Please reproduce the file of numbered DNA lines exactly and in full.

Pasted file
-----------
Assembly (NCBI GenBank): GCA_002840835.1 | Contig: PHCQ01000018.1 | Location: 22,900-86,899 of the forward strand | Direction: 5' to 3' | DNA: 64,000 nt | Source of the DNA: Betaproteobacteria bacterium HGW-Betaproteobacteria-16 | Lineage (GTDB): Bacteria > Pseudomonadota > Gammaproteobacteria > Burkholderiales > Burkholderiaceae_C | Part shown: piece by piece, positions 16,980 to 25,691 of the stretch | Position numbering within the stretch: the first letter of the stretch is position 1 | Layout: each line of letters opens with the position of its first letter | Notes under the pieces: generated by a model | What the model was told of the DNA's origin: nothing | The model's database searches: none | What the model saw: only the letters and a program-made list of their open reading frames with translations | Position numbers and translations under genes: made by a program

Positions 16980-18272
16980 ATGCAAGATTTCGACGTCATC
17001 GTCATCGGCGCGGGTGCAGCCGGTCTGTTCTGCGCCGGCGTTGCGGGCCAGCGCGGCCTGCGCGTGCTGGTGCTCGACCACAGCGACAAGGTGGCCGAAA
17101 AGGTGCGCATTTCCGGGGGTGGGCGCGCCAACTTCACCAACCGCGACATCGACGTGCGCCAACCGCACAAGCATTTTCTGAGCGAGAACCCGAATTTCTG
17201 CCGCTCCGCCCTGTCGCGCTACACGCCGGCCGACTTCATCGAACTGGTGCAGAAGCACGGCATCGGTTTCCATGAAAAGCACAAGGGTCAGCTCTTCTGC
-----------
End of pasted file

Assembly (NCBI GenBank): GCA_002840835.1 | Contig: PHCQ01000018.1 | Location: 22,900-86,899 of the forward strand | Direction: 5' to 3' | DNA: 64,000 nt | Source of the DNA: Betaproteobacteria bacterium HGW-Betaproteobacteria-16 | Lineage (GTDB): Bacteria > Pseudomonadota > Gammaproteobacteria > Burkholderiales > Burkholderiaceae_C | Part shown: piece by piece, positions 16,980 to 25,691 of the stretch | Position numbering within the stretch: the first letter of the stretch is position 1 | Layout: each line of letters opens with the position of its first letter | Notes under the pieces: generated by a model | What the model was told of the DNA's origin: nothing | The model's database searches: none | What the model saw: only the letters and a program-made list of their open reading frames with translations | Position numbers and translations under genes: made by a program

Positions 16980-18272
16980 ATGCAAGATTTCGACGTCATC
17001 GTCATCGGCGCGGGTGCAGCCGGTCTGTTCTGCGCCGGCGTTGCGGGCCAGCGCGGCCTGCGCGTGCTGGTGCTCGACCACAGCGACAAGGTGGCCGAAA
17101 AGGTGCGCATTTCCGGGGGTGGGCGCGCCAACTTCACCAACCGCGACATCGACGTGCGCCAACCGCACAAGCATTTTCTGAGCGAGAACCCGAATTTCTG
17201 CCGCTCCGCCCTGTCGCGCTACACGCCGGCCGACTTCATCGAACTGGTGCAGAAGCACGGCATCGGTTTCCATGAAAAGCACAAGGGTCAGCTCTTCTGC